Regionalisation (i.e. transfer of powers) has been – and even at present is – a very sensitive issue in many Council of Europe member States. This is for example the case in France, where the present existing 22 regions are to be reduced to only 13, which resulted in severe protests, for example in Alsace against the merger of Alsace, Lorraine and Champagne-Ardenne.
One of the utmost aims of the Council of Europe is to reinforce those frameworks which support conflict prevention and their resolution in member States and at the same time create economically and politically stable regions.
Hence, in addition to all the requirements laid down by the Council of Europe or the European Union for the establishing or re-establishing of an administrative region, one must examine how far the basic democratic principles are respected during such a procedure by Council of Europe member States.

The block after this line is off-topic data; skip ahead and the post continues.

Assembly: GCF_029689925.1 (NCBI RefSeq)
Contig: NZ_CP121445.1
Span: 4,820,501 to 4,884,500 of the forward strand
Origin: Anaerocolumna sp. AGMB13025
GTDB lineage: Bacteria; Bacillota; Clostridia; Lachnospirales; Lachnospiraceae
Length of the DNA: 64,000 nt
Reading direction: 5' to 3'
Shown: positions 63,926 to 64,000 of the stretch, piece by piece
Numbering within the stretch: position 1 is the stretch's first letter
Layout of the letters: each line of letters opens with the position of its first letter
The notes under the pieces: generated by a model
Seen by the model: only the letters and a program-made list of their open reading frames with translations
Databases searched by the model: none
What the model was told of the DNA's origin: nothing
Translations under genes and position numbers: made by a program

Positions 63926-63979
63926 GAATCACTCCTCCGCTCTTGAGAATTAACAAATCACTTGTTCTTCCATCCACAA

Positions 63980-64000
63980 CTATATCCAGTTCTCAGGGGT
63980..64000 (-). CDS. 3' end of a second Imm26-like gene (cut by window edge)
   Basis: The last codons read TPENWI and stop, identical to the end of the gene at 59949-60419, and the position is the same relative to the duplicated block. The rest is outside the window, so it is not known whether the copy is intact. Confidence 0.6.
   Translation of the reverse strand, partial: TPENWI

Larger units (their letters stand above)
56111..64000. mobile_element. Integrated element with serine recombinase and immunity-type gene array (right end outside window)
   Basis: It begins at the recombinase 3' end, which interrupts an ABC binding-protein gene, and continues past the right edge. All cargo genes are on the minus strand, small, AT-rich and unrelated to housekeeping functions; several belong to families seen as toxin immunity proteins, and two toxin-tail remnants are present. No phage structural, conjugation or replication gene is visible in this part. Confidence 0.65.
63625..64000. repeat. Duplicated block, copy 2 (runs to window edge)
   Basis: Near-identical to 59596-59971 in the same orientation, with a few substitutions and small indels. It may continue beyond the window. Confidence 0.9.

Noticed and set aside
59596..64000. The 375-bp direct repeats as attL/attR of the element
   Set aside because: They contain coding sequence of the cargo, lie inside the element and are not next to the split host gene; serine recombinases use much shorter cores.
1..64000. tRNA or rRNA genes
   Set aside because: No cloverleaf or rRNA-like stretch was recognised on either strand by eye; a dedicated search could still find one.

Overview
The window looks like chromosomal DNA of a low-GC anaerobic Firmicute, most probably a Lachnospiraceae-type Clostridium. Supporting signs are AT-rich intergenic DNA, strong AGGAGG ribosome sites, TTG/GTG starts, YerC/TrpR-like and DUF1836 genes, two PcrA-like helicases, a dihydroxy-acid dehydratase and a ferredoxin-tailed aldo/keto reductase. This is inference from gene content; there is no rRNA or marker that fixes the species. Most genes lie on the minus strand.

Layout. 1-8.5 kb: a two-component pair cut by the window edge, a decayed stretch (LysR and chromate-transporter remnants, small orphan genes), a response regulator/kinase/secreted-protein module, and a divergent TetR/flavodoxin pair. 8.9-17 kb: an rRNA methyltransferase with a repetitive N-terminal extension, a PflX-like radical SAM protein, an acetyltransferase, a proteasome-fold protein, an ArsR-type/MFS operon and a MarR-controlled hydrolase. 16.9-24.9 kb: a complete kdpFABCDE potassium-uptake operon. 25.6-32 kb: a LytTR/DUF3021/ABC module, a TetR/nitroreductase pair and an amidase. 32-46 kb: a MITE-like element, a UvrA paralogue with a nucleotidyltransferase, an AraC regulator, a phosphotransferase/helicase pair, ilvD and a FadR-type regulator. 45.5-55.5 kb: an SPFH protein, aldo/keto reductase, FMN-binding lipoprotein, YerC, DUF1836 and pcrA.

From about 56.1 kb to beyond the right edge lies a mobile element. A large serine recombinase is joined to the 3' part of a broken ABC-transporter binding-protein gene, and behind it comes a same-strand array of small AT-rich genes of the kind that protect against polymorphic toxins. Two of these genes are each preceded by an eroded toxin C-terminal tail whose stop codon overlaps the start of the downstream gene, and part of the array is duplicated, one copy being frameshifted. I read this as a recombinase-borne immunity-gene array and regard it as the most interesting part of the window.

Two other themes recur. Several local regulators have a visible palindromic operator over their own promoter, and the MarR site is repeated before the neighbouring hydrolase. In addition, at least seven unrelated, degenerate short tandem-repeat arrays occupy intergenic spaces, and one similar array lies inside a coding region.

Regions are also communities which are bound together by historical, religious, cultural, geographical, social and even economic traditions and links. However, sometimes regions are also artificially created under political pressure, thus missing the above-mentioned cohesive force. In that case, the principles of the Council of Europe might be significantly pushed into the background. In addition, if the demarcation of the regions – for one reason or the other – is not done in a balanced way, it may result in economic or socio-economic disadvantages for inhabitants of one region or unjust advantages for the other.
Balancing the power between the State and its regions in a way which enables unity while guaranteeing diversity is not an easy task. The Parliamentary Assembly should therefore look into this matter and make concrete suggestions for a reasonable design or redesign of the regions in the member States.